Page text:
Launched This Week: June 5th-9th
A roundup of stories from our week together at Catapult.
We began our week with this hard, beautiful essay by Kate Schapira on climate change, political upheaval, and the choice not to have children:
Climate change is a future thought, the way human people talk about it, the way human scientists write about it. Recently, though, scientists have become more and more willing to use the past tense: The river moved. Climate change moved the river. Climate change cradled the ticks, woke the pollinators out of step with the flowers, froze off the fruit trees, held back the rain.
Children too are a future thought, the body’s vote of confidence. Of those people who become parents, some of them fight tyranny in many forms and nourish all the people around them—not just their own child—with a fierceness far beyond anything I’ve done so far or may ever do. They live in the presents, the presences, of those babies as they try to bring life into a livable condition.
Tabitha Blankenbiller on loss and The Leftovers:
It is not death that eats us alive. It is the living ghosts, the questions that life isn’t tidy enough to answer. The best friend who stops speaking to us. The love who leaves. These staircases-to-nowhere serve loss while leaving the technical, remote possibility of reconciliation. The undefined, complicated, unresolved trauma makes us messy—how do we tell our story without an ending?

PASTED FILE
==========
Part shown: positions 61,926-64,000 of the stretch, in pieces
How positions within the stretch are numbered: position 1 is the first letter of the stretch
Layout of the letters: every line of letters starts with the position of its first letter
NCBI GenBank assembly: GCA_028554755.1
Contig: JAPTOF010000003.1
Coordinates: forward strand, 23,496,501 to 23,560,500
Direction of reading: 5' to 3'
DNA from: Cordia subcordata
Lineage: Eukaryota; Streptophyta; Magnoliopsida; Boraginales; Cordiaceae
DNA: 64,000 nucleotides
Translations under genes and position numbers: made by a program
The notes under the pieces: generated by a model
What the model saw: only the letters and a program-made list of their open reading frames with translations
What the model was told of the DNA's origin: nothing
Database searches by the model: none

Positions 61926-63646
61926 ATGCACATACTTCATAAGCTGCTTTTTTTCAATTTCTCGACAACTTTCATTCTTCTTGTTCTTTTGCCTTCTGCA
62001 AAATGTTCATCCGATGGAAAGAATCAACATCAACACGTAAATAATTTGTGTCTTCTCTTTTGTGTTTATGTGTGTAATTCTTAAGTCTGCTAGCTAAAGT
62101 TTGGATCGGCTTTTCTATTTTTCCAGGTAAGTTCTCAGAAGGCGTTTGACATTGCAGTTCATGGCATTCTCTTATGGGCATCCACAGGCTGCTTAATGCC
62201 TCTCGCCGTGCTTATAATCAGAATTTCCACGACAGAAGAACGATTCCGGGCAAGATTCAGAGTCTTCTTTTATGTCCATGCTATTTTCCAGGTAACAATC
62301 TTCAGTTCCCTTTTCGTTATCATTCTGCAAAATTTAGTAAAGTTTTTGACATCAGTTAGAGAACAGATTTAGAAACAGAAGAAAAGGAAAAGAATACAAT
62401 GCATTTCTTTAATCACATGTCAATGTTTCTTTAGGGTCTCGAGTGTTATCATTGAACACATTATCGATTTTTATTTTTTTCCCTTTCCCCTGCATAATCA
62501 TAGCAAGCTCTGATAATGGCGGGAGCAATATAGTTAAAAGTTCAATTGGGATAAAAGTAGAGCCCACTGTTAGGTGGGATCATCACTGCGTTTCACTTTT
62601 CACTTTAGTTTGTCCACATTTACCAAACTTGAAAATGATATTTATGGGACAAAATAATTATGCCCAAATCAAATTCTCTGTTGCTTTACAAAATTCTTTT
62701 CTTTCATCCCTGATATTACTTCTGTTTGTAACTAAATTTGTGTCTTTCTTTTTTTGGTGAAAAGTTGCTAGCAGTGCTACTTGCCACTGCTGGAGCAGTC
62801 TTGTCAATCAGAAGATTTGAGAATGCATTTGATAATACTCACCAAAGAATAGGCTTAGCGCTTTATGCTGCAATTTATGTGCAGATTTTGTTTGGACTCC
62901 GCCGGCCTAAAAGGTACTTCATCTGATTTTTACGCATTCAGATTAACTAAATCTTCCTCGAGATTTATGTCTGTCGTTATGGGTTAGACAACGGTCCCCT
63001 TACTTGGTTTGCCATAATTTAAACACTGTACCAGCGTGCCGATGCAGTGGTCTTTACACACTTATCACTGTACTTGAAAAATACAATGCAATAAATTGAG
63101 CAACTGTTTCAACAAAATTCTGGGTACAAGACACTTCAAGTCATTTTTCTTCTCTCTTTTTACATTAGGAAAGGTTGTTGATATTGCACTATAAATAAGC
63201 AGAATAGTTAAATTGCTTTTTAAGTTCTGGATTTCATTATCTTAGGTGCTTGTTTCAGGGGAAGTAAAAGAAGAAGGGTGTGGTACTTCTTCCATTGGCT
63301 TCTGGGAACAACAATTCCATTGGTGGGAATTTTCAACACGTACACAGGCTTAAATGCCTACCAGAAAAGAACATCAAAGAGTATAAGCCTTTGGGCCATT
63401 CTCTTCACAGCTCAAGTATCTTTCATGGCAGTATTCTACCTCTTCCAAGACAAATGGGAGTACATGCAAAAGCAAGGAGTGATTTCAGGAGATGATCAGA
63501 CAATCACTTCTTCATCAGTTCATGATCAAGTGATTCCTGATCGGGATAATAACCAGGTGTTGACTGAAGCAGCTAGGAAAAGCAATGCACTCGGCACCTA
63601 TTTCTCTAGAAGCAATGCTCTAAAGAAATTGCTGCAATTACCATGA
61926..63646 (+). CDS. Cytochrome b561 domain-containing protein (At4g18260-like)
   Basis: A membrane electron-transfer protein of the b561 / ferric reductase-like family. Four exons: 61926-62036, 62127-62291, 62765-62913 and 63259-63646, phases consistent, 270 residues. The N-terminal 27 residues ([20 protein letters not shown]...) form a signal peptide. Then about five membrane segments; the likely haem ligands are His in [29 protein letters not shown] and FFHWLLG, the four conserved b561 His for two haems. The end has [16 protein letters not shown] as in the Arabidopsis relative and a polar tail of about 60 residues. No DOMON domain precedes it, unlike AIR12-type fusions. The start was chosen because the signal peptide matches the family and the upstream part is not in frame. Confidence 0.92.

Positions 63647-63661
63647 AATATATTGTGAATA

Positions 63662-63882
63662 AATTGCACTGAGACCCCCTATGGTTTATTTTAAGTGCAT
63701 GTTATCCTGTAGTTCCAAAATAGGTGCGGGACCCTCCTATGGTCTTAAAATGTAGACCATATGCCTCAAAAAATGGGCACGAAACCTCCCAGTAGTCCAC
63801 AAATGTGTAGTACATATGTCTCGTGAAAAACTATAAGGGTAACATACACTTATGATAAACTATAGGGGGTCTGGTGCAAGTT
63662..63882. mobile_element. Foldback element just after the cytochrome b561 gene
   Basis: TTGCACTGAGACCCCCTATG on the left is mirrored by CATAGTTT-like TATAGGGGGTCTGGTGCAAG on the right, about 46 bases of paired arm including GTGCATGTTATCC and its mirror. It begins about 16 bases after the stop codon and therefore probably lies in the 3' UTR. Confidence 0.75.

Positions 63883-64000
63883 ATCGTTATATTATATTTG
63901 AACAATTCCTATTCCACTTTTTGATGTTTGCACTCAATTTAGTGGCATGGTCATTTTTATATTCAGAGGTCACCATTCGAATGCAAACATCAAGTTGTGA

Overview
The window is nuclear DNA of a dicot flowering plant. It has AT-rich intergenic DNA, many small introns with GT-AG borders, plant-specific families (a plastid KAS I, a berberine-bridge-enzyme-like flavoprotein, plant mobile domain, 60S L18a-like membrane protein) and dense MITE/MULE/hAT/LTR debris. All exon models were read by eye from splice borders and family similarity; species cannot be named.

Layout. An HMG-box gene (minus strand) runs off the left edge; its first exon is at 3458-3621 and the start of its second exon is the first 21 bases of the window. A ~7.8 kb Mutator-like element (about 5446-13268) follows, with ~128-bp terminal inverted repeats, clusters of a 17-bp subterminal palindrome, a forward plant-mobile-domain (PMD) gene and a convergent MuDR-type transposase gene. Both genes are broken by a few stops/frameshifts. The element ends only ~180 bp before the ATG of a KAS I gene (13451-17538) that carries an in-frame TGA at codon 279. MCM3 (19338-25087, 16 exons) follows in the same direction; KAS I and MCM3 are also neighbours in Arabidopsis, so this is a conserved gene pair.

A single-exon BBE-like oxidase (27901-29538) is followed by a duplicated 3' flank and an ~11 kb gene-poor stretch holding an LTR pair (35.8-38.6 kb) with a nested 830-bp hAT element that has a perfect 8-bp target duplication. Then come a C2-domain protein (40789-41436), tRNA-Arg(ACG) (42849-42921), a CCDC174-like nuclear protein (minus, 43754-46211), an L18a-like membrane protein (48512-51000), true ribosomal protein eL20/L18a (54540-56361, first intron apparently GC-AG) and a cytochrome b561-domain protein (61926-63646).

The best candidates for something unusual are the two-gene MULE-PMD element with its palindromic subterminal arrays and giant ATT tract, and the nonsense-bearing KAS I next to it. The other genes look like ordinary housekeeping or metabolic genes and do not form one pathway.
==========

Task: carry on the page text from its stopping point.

There are so few maps to guide us, the strange grievers, as we try to veil our pathetic desire for one last chance, a final word, a miracle. We fortress our weakness behind whatever bricks and boulders we can scavenge, cobbling a façade that crumbles at the simplest suggestion of what if things could be different? The Leftovers becomes a rare touchstone for indefinite mourning, as it understands that the only force more devastating to the heart than death and loss is the specter of hope. Faith eats us from inside.
Our June TinyLetter of the Month author, Laura Goode, shared an excerpt from one of her recent issues: Rooting for Your Rebirth
Why religious people and communities must recognize and support those with depression and anxiety, instead of pretending that faith itself is the solution.
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Maybe I’m just not a writer who’s meant to work in peace and quiet, as lovely as that sounds.
“Through writing this book, I’ve come to decide that I’m no longer a foreigner in this land”: A Conversation with Ye Chun
“Although my main characters find themselves in difficult circumstances, they are not passive. They resist, confront, and sometimes arrive at moments of transcendence.”
“Who we are, what our identities and backgrounds and politics are, all of these things animate how we experience a place.”